For  the  most  part,  Yoder’s  tastes are utterly sound, and the few I don’t share (Henry James, for instance) I’m compelled to respect. He is a fair but generous critic. (I’ve been the beneficiary, notably in a foreword to one of my books, reprinted here.) And he is a gentle man — like John Stuart Mill, whom he celebrates in one of these essays, always ready to try to see the point of those with whom he disagrees. (If this were all there were to liberalism, how much more attractive that ideology would be.) This style, evident through­ out this collection, makes it all the more effective when Yoder rounds on something or someone: it must have been egregiously awful to have provoked him. His dislikes are as well­ chosen and well-expressed as his enthusiasms: I’m surprised that Tom Wicker isn’t ashamed to show his face in public.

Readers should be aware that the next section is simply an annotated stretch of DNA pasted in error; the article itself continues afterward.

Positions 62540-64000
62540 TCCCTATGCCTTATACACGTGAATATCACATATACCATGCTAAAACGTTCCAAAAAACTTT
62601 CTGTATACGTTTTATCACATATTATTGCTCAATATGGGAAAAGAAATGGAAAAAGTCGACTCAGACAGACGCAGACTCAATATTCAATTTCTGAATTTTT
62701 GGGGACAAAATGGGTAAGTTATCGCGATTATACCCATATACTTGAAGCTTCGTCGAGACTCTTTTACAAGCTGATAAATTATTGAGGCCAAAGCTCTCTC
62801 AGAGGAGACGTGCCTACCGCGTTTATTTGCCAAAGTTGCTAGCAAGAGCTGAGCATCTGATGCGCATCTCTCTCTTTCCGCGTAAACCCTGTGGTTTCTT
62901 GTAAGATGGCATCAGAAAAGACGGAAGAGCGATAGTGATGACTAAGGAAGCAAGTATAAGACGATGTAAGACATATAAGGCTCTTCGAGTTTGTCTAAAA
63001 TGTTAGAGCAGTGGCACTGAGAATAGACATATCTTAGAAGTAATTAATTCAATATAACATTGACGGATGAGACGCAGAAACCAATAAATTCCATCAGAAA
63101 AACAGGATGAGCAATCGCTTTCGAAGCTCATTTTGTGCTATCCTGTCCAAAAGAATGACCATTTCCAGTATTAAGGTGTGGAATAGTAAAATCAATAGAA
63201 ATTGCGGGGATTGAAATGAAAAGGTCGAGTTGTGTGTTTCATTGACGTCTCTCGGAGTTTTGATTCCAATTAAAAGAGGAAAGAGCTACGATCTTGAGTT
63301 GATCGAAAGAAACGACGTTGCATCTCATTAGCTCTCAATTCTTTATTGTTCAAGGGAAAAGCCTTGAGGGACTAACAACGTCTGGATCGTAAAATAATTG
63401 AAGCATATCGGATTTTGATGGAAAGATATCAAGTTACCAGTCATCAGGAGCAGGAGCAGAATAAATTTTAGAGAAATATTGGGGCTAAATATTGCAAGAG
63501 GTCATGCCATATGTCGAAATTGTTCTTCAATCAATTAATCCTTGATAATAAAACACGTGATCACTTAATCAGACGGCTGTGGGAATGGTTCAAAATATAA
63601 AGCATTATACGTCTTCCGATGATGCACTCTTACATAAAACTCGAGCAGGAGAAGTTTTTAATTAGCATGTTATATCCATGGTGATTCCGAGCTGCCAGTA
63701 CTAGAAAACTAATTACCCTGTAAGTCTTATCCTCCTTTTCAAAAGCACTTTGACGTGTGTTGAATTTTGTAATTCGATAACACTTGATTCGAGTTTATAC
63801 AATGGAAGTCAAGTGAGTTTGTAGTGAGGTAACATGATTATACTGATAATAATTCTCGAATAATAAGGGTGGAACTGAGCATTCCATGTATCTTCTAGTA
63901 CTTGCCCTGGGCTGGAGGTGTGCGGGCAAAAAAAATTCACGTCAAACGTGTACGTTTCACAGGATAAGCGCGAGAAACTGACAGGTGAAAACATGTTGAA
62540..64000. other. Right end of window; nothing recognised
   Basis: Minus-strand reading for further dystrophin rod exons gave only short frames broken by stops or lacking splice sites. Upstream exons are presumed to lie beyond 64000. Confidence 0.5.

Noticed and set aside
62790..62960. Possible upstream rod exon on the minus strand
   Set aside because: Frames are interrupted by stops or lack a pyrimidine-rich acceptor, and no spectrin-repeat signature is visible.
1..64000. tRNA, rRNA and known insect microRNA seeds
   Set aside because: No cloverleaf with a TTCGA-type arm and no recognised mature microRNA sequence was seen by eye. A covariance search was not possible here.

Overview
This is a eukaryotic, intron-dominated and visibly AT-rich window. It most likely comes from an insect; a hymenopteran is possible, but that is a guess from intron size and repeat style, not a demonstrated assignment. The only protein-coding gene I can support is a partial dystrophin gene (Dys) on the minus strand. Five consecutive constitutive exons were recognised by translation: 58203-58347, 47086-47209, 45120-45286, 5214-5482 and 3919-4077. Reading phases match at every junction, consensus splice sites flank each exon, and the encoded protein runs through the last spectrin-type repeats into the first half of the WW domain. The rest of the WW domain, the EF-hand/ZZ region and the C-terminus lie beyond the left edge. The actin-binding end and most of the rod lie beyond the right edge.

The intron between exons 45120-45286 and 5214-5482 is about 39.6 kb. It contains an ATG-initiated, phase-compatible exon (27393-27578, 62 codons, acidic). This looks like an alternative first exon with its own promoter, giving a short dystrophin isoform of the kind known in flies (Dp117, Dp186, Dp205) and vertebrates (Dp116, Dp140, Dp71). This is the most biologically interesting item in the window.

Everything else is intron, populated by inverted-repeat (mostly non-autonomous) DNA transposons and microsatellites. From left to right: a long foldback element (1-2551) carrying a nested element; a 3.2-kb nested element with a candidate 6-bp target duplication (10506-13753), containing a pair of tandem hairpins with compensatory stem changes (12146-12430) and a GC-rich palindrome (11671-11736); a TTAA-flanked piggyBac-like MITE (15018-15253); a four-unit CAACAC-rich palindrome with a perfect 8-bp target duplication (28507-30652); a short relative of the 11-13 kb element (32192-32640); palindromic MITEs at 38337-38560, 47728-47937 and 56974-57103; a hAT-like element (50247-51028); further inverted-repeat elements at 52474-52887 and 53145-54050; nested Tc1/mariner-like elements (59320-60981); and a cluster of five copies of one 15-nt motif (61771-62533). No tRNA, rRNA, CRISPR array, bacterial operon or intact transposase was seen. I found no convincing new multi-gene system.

That these essays are not in chronological order is unfortunate on two counts. In the first place, it is disconcerting to read, for instance, why Yoder finds the outgoing Carter Administration disappointing and then to read 6£ his high hopes for the incoming Carter Administration. More importantly, one reason for a collection like this is to allow a reader to get acquainted with the writer’s mind, and no one — certainly not Yoder — has the same “mind” for 20 years. Or, more precisely, the same mind in different contexts can look quite different.